by Maureen Robinson
Ravenscar is the village that never was, and like any ghost town there are relics of a community that never actually existed! Such relics are preserved in the railway station, the road network, and empty plots of land. Smugglers sought the shelter provided by the cliffs, with many tunnels remaining hidden even to this day.
Sited midway between Scarborough and Whitby, the tiny community is perched on a great headland south of Robin Hood’s Bay. The views are quite breath-taking! Photographers and artists seek inspiration here.
To access Ravenscar, take the A171 Whitby road as far as Cloughton village, then for a pleasanter drive than the main road, fork right to pass Cober Hill. Passing through Staintondale you reach the disused Beacon Windmill at a road junction. There, turn right as signed to Ravenscar. Ravenhall Road leads directly to the gates of the Raven Hall Hotel. Park as most convenient alongside Ravenhall Road.
Start. Walk towards the hotel, and maybe decide to have morning coffee there before commencing exploration. One couldn’t wish for more picturesque surroundings overlooking Robin Hood’s Bay. Raven Hall has 100 acres of award-winning grounds and battlements, and a variety of sports to enjoy from golf to bowls should you need to burn off excess energy! When the Hall was built in 1774 it was simply Raven Hall. King George III came here to recuperate from his bouts of melancholia and madness.
The Romans built a signal station here. Its foundations, and an inscribed stone were unearthed when Raven Hall’s own foundations were being laid. It would be used to relay warnings of Anglo-Saxon invaders to military bases.
Next, as you face the hotel gates turn left to the National Trust Coastal Centre, to acquaint yourself with its environs. Informative leaflets and displays illustrate Ravenscar’s features.
The Scarborough to Whitby railway seen nearby, had its line closed in 1965 and is now a public walkway. It forms part of the national cycle network and the moor to sea cycle route linking Scarborough, Pickering and Whitby.
Notice the Ravenscar brick, with the name ‘Ravenscar’ cast in each brick produced at the works. You’ll be surprised to discover which buildings in Scarborough were constructed of such bricks.
Marvel at the story of ‘alum’ and the part played by seaweed and public urine collected for the process! Alum crystals acted as a mordant and made dyes stick to fabric.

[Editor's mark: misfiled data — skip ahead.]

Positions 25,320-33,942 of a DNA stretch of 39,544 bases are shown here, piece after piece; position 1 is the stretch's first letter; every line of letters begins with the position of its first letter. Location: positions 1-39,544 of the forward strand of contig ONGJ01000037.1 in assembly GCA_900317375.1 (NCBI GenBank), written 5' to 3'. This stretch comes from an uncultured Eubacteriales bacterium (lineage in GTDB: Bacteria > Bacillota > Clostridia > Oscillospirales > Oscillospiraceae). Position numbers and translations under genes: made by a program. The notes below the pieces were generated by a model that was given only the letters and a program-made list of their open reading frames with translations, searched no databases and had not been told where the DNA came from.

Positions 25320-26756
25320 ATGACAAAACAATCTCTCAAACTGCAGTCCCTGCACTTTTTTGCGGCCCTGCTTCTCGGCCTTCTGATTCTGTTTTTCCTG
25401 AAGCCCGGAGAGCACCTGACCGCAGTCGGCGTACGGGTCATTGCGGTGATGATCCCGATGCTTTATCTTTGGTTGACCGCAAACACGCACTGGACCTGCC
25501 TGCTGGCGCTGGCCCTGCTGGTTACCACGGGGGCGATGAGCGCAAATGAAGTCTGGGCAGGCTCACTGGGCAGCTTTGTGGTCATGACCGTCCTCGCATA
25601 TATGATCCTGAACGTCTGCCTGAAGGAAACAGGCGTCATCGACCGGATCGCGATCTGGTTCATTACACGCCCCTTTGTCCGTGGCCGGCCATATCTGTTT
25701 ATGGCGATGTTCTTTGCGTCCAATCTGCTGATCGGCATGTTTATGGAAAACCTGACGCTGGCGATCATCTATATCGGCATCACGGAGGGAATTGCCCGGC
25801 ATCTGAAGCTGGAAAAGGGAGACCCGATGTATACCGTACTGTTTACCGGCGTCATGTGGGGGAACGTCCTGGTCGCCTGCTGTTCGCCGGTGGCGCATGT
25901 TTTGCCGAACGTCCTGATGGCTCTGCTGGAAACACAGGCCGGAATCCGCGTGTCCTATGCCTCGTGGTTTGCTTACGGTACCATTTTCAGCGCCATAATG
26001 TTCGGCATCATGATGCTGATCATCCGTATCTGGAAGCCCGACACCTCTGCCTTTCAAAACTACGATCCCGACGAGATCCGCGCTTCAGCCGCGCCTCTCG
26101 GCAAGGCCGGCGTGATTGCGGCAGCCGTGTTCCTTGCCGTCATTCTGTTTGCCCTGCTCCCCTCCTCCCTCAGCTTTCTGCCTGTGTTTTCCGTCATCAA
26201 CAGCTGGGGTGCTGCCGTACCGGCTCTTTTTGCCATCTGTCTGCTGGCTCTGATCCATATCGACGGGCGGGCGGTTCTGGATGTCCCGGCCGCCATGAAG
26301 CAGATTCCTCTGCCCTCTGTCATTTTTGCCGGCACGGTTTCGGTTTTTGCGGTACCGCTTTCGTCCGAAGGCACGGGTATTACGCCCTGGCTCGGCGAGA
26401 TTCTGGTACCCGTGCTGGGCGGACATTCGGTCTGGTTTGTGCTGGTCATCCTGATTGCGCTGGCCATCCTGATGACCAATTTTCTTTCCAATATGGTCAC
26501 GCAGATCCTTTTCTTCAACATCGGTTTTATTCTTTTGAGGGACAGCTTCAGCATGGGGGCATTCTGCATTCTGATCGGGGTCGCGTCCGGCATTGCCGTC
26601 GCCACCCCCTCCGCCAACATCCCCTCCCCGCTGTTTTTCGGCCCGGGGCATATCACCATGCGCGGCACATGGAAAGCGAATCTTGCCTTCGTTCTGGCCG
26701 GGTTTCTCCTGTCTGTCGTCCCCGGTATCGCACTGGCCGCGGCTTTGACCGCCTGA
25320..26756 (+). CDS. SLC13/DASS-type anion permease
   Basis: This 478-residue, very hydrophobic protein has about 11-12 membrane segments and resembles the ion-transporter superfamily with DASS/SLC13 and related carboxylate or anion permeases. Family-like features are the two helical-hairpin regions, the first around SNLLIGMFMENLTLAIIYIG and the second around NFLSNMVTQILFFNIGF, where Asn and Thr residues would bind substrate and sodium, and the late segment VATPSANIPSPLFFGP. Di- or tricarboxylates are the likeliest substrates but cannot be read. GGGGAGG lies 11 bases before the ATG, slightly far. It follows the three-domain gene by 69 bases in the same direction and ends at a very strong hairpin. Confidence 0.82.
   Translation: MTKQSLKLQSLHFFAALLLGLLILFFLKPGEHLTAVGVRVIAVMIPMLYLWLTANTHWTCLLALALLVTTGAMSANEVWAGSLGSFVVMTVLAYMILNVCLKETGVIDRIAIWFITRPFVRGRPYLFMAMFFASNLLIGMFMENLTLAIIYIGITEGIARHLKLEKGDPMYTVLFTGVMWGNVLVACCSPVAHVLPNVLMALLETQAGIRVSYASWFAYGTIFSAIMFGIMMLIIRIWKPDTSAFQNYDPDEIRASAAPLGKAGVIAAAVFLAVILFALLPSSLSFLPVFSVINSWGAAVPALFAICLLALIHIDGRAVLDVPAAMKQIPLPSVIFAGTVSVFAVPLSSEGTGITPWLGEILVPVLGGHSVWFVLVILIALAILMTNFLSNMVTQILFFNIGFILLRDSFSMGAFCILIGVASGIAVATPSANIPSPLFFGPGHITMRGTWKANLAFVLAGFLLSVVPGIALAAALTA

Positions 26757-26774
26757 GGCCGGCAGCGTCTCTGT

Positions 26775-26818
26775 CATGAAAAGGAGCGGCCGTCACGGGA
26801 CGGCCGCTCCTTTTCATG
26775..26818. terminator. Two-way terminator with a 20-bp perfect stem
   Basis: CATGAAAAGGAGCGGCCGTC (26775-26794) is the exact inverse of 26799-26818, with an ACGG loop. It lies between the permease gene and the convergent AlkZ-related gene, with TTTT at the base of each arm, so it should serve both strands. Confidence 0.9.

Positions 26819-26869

You’ll be amazed at the cannon which played an important part in the alum industry. Such cannons were used to defend the alum trade. The one displayed was found at the Peak Alum Works. It was presented to the National Trust in memory of the late Eric and Annie Harrison. They were the former owners of Low Peak Farm, the site of the Peak Alum Works.
Leaving the National Trust Centre, mount a few steps and turn right heading northwards. Where the rough track begins, seek any old ‘Ravenscar’ bricks and if you fork left you can follow the cinder rail-track for as far as you wish, and then return along your outgoing route, or along the Cleveland Way to admire the rugged coastline and prominent siting of the Raven Hall Hotel. The Cleveland Way hugs the perimeter of meadows, and eventually a sign indicates that Robin Hood’s Bay is 2.5 miles behind you, and Ravenscar one mile ahead. However, you may wish to make a short deviation left to Peak Alum Works.
The National Trust revealed remains of alum workings near the cliff edge at Low Peak Farm. At the time, we viewed remains of huge grinding stones, warehouses, chimney, culverts, lime kilns and winding gear, and much much more. All the spoil heaps you have observed are from the alum quarries. Peak Alum Quarry and Brow Alum Quarry are dis-used, but the spoil heaps of shale had a distinct odour. They are now becoming colonised by heather etc.
If you wish to see the old railway station, leaving Raven Hall Hotel, this time turn left along Station Road. You may see remnants of old forsaken boundaries of properties and lanes etc which never developed.
You’ll love exploring the old railway station which has been restored, and I’m sure you’ll be longing for a snack at the little cafe nearby.
Then, if there’s a good low tide, do take a look at the beach. Apparently there’s a fault-line running from Boulby to Scarborough along the coast. This is most clearly seen at Ravenscar. At low tide one may see the rocky shoreline as a series of concentric curves.
They are formed from alternating layers of hard and soft rock. These have been eroded by waves over millions of years.
Having engaged an exciting day out, either return along your outward going route, or take a side lane from Ravenscar to deviate via Rudda Farm over Staintondale Moor to the Falcon Inn. Turning left along the A171 returns you to Scarborough.
Total distance by private transport 18 miles approximately.
Refreshment: Raven Hall Hotel and Ravenscar Station.